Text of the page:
The real cost of the Republican tax cuts

Vox

The real cost of the Republican tax cuts

They’ll require spending cuts, or tax increases in other areas. Either could hurt many American families.

by Jason Furman and Greg Leiserson       October 31, 2017

 https://cdn.vox-cdn.com/thumbor/0qY3mXgrcxWUkFIfBFDmJJ0L39Q=/0x0:5222x3481/1520x1013/filters:focal(652x889:1486x1723)/cdn.vox-cdn.com/uploads/chorus_image/image/57407305/GettyImages_854804944.0.jpgSpeaker of the House Paul Ryan (R-WI) announces the GOP plan for tax reform, September 27, with other Republican leaders. Drew Angerer/Getty Images

House Republicans are expected to unveil a draft tax bill this week, and a flurry of analysis will follow — from the congressional Joint Committee on Taxation as well as other organizations from across the political spectrum. But these analyses, whether positive or negative, will be profoundly incomplete.

That’s because the House Republican plan will itself be incomplete (notwithstanding what could easily be hundreds of pages of legislative language): It will fail to include any specific information about how the proposed tax cuts will ultimately be financed — whether that means future tax increases or spending cuts.

The primary stated goals of the tax plan are to raise economic growth and increase the after-tax incomes of middle-class households. But taking financing into account appropriately would show how unlikely it is that the plan will achieve those goals.

We expect, consistent with the reconciliation instructions in the budget resolution, that the draft bill will specify tax cuts that cost $1.5 trillion over the next decade according to the Joint Committee on Taxation’s conventional scoring. (That scoring ignores positive and negative macroeconomic feedback. It also does not reflect long-run costs that could result from one-time revenues or provisions that phase in or sunset.)

But even if one believes the plan will increase the overall size of the economy, spending cuts or tax increases will almost certainly still be required to pay for it. Analyses that do not account for those spending cuts or tax increases, whether they occur in the near term or in the longer term, obscure who will ultimately be hurt by them. Indeed, the very opportunity to obscure who will ultimately pay for the tax cuts likely explains why Congress pursues deficit-financed tax cuts more often than revenue-neutral tax reform or tax cuts accompanied by spending cuts.

A complete analysis of the tax plan including financing would most likely show that it would have a negative impact on many, and perhaps most, Americans.

It’s meaningless to analyze a tax plan without considering how to pay for it

The primary purpose of the tax system is to raise revenues. Therefore, evaluating changes in tax policy while ignoring the impact of the policy’s reduction in revenues makes no sense. It ignores the very reason taxes exist. Indeed, absent consideration of financing, simplistic arguments that a 20 percent corporate rate is better than a 35 percent rate — the Republicans’ current proposal — would also imply that a zero percent rate is better than a 20 percent rate.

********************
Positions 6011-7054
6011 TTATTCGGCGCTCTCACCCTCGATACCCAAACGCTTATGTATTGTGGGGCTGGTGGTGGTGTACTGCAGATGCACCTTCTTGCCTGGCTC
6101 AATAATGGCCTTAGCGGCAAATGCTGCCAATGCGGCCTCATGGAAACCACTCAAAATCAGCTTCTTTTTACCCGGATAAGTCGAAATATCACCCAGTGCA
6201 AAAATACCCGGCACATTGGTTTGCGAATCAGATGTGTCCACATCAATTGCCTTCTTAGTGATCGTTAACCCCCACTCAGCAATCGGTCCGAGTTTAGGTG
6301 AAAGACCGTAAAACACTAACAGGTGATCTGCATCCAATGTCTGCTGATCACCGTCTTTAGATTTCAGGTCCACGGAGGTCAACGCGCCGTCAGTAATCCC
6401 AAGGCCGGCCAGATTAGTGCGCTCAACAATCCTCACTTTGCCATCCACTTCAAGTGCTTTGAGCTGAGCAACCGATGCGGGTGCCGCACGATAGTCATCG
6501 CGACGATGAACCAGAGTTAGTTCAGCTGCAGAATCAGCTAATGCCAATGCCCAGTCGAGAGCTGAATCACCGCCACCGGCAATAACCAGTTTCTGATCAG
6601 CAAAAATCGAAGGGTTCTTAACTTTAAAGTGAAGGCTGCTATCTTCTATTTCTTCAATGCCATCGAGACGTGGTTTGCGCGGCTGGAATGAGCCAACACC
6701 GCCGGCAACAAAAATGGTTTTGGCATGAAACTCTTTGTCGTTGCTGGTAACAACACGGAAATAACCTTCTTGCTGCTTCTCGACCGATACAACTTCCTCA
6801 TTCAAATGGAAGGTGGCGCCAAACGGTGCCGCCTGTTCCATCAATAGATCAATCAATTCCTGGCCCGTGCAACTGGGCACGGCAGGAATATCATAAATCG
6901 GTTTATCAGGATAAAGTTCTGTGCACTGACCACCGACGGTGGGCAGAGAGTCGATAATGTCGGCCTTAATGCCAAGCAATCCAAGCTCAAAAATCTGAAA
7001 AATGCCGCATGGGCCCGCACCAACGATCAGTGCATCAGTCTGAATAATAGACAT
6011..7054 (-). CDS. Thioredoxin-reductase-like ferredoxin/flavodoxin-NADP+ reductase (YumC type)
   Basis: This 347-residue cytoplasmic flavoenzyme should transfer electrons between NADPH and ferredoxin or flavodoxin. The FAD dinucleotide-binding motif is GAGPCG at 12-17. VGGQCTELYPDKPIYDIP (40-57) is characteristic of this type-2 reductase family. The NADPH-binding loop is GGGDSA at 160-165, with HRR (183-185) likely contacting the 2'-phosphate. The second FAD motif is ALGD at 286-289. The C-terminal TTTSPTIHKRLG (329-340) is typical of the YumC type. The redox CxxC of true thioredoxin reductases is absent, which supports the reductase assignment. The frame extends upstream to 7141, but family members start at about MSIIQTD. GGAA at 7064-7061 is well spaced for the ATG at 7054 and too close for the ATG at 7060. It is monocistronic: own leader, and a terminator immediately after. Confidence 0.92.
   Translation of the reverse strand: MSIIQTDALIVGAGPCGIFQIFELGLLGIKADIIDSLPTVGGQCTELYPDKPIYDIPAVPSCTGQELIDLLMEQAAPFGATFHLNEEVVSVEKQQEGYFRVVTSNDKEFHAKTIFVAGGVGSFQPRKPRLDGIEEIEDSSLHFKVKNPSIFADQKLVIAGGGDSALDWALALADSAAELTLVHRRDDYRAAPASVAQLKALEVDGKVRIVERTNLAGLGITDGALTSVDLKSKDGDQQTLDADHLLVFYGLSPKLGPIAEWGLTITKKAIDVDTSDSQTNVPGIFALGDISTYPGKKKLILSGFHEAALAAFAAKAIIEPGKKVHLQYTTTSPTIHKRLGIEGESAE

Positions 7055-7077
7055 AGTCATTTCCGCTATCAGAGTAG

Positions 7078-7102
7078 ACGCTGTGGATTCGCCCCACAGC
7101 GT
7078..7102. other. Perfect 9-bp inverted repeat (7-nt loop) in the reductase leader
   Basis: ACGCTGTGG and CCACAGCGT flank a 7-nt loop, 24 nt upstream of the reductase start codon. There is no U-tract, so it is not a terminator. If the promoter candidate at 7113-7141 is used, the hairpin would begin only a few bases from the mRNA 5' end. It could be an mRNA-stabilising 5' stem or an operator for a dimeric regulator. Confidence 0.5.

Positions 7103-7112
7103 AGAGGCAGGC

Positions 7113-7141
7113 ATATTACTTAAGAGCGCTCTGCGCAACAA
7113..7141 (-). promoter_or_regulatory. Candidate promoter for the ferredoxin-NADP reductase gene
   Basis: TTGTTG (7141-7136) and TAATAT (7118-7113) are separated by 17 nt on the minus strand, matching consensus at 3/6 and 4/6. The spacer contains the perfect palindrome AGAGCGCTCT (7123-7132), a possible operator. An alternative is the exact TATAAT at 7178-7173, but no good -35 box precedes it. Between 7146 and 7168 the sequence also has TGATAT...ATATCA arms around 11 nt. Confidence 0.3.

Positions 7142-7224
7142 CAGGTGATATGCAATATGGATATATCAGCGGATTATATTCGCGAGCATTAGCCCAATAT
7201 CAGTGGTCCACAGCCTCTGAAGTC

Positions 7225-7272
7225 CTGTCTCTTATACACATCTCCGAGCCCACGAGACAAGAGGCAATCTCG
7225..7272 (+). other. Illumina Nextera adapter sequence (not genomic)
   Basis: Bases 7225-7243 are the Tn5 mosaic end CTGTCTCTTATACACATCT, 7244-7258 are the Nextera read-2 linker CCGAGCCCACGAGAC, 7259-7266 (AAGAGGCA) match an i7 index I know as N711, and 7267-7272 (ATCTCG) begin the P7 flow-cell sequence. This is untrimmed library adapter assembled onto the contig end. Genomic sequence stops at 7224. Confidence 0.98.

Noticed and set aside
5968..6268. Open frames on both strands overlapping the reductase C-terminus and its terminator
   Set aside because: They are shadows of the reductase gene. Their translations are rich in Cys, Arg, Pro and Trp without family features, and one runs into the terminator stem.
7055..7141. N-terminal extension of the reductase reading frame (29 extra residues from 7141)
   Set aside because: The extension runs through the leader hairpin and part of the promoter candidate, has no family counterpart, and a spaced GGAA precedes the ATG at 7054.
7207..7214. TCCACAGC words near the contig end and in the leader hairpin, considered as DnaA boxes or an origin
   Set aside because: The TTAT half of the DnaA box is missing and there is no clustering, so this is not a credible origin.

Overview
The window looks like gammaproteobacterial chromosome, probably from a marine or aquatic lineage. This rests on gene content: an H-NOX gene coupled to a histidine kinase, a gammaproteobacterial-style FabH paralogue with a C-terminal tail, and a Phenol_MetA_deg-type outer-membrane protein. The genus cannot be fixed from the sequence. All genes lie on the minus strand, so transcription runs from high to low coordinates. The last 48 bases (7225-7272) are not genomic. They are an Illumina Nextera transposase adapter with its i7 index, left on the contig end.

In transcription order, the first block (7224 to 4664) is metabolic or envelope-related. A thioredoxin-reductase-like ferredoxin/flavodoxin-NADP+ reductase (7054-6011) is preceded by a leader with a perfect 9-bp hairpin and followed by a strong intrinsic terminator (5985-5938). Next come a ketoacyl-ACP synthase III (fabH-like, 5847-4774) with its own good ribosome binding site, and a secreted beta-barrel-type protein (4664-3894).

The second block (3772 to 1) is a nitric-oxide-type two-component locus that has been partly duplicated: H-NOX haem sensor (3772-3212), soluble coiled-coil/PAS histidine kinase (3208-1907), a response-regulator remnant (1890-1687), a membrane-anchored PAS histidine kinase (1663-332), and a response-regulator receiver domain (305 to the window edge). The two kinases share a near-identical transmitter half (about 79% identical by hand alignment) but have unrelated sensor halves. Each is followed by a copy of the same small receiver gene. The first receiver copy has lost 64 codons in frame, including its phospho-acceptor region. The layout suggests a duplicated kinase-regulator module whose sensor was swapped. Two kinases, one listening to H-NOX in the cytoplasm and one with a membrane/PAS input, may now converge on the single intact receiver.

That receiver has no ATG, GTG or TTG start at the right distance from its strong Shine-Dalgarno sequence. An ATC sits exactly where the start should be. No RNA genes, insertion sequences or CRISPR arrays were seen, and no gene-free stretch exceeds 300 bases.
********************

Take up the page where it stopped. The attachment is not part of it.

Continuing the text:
And a negative 20 percent rate would be still better! Once you consider the need for financing, such simplistic arguments fall apart.

Whether and how tax cuts are financed makes all the difference in the world. Consider two alternatives. One kind of well-designed tax reform can maintain the same level of revenues and boost living standards. Such a reform would inevitably increase taxes on certain activities and decrease them on others.

This type of reform could generate a modest boost in the level of economic output in the long run and, if so, would temporarily increase the growth rate. It could also increase living standards (even with no change in output) by eliminating wasteful tax incentives that encourage people to over consume certain goods or services to maximize their tax benefits. Revenue-neutral reforms along these lines would almost certainly make some families better off and other families worse off. Who was hurt or helped would depend on the taxes that are changed.

Policymakers could also enact a tax cut financed by a reduction in spending. Just as a well-designed tax reform proposal could improve living standards by changing either consumption patterns or the growth rate, a tax cut financed by a reduction in spending could do the same — if the spending cuts are chosen wisely. As with revenue-neutral reform, some families would be made better off and others worse off after counting both the tax changes and the impact of the spending changes. (Former beneficiaries of the spending that is reduced would obviously pay a price.)

But the situation now is that House Republicans appear likely to release a bill that will cut taxes on net with no indication of how the resulting deficits will be paid for. As a result, we’re left in the dark about the legislation’s ultimate impact.

Paying for tax cuts would likely leave most people worse off

Conventional distribution tables for tax cuts show most of the gross benefits of tax cuts but not the impact of paying for them. When the proposal increases deficits and does not specify how those deficits will be addressed, the possibilities range from cuts to programs to low-income households to increases in taxes for high-income households.